|Title:||On wind turbine loads during the evening transition period||Authors:||Lu, Nan-You
|Keywords:||atmospheric boundary layer | evening transition | inflow | large-eddy simulation | turbulence | wind turbine loads||Issue Date:||2019||Journal Volume:||22||Journal Issue:||10||Source:||Wind Energy||Abstract:||
The late afternoon hours in the diurnal cycle precede the development of the nocturnal stable boundary layer. This “evening transition” (ET) period is often when energy demand peaks. This period also corresponds to the time of day that is a precursor to late-afternoon downbursts, a subject of separate interest. To capture physical characteristics of wind fields in the atmospheric boundary layer (ABL) during this ET period, particularly the interplay of shear and turbulence, stochastic simulation approaches, although more tractable, are not suitable. Large-eddy simulation (LES), on the other hand, may be used to generate high-resolution ABL turbulent flow fields. We present a suite of idealized LES four-dimensional flow fields that define a database representing different combinations of large-scale atmospheric conditions (characterized by associated geostrophic winds) and surface boundary conditions (characterized by surface heat fluxes). Our objective is to evaluate the performance of wind turbines during the ET period. Accordingly, we conduct a statistical analysis of turbine-scale wind field variables. We then employ the database of these LES-based inflow wind fields in aeroelastic simulations of a 5-MW wind turbine. We discuss how turbine loads change as the ET period evolves. We also discuss maximum and fatigue loads on the rotor and tower resulting from different ABL conditions. Results of this study suggest that, during the ET period, the prevailing geostrophic wind speed affects the mean and variance of longitudinal winds greatly and thus has significant influence on all loads except the yaw moment which is less sensitive to uniform and symmetric incoming flow. On the other hand, surface heat flux levels affect vertical turbulence and wind shear more and, as a result, only affect maximum blade flapwise bending and tower fore-aft bending loads.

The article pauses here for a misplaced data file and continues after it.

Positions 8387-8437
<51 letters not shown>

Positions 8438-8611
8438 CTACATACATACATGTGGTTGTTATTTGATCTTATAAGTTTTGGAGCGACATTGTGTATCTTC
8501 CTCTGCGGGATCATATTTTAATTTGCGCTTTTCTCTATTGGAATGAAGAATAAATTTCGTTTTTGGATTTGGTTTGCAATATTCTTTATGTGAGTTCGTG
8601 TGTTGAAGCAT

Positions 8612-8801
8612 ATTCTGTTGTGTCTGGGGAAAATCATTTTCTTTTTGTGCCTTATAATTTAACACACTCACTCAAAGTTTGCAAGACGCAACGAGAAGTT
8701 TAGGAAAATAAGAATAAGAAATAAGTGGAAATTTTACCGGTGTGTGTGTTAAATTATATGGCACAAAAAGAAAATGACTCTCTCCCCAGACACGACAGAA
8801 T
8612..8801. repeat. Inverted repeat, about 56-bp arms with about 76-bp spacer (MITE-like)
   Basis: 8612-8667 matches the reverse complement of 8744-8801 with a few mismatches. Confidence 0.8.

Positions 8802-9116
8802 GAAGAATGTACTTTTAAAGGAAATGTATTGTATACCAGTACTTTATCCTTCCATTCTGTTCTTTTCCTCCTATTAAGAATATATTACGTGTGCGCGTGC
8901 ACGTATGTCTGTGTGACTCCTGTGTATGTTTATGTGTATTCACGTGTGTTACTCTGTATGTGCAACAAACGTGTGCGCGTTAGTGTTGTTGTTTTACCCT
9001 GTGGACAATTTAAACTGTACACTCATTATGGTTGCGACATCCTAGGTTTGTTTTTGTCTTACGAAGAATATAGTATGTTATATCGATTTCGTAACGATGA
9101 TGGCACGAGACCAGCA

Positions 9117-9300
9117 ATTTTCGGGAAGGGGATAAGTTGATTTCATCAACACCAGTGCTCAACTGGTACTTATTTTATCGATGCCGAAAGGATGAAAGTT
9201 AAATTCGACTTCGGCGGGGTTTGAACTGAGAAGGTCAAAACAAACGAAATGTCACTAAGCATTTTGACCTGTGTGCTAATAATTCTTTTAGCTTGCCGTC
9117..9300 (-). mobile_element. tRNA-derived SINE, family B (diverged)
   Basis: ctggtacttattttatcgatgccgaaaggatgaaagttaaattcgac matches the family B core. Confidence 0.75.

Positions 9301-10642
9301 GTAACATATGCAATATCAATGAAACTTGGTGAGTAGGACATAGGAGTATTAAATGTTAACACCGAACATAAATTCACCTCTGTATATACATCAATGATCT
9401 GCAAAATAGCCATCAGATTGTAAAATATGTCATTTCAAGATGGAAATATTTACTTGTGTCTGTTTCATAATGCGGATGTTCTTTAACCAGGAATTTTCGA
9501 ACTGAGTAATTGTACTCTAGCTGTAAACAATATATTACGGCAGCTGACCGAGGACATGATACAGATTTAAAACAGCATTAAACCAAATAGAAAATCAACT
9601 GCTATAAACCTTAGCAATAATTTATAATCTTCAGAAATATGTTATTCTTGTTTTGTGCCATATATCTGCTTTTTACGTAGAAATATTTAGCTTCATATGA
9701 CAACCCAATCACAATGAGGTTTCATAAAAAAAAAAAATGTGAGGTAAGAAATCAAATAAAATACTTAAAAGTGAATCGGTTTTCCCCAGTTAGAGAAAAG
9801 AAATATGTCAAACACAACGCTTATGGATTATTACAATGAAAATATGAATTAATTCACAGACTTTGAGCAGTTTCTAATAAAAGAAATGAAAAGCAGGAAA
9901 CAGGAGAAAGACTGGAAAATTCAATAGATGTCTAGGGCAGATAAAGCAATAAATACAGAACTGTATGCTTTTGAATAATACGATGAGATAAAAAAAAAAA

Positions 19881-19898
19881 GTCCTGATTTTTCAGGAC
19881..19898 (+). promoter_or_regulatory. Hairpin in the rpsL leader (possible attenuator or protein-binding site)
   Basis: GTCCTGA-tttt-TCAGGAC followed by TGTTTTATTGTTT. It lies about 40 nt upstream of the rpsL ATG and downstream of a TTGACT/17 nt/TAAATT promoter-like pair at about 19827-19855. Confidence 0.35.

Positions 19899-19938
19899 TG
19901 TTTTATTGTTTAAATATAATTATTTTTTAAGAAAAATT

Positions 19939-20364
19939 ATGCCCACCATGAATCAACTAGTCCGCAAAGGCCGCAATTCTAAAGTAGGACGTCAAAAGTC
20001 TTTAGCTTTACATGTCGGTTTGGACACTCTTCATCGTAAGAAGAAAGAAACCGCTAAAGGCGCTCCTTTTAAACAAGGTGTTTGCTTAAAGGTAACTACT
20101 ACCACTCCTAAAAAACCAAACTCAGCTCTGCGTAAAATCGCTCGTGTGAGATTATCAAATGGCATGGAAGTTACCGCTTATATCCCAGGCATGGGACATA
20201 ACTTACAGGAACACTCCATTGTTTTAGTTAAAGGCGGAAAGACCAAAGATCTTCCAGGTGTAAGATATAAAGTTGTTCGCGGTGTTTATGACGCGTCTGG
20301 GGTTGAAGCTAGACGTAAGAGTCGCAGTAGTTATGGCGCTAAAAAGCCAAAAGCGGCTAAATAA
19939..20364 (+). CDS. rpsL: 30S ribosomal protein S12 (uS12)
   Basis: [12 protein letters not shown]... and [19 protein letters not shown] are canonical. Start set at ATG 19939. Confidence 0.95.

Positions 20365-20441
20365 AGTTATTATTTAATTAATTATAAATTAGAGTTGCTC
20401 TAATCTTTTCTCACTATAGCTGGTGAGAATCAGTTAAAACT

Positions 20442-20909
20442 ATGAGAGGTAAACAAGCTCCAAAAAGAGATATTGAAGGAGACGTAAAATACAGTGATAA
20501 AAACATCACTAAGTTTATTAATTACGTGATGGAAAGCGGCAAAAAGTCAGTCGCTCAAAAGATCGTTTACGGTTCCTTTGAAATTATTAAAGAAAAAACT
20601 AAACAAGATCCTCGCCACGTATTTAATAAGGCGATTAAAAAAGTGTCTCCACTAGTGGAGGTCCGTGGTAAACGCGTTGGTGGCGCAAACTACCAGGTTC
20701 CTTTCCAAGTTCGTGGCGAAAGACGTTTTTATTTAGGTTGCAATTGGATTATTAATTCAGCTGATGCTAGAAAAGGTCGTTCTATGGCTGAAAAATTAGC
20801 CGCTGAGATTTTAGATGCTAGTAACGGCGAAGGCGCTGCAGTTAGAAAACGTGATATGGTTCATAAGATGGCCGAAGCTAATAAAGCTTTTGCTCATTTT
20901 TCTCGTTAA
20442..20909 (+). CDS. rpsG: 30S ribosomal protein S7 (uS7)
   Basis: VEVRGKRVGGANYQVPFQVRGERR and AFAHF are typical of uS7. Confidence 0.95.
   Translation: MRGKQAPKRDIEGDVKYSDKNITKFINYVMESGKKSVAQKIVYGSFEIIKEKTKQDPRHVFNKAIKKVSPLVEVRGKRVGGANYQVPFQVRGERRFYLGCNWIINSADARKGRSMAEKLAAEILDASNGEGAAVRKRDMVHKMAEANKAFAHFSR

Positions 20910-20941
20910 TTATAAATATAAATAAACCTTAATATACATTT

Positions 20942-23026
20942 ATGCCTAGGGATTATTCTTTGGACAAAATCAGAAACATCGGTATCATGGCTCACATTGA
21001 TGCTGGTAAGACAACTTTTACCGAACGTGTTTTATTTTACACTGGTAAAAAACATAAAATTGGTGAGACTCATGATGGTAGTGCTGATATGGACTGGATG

|Appears in Collections:||機械工程學系|
Items in DSpace are protected by copyright, with all rights reserved, unless otherwise indicated.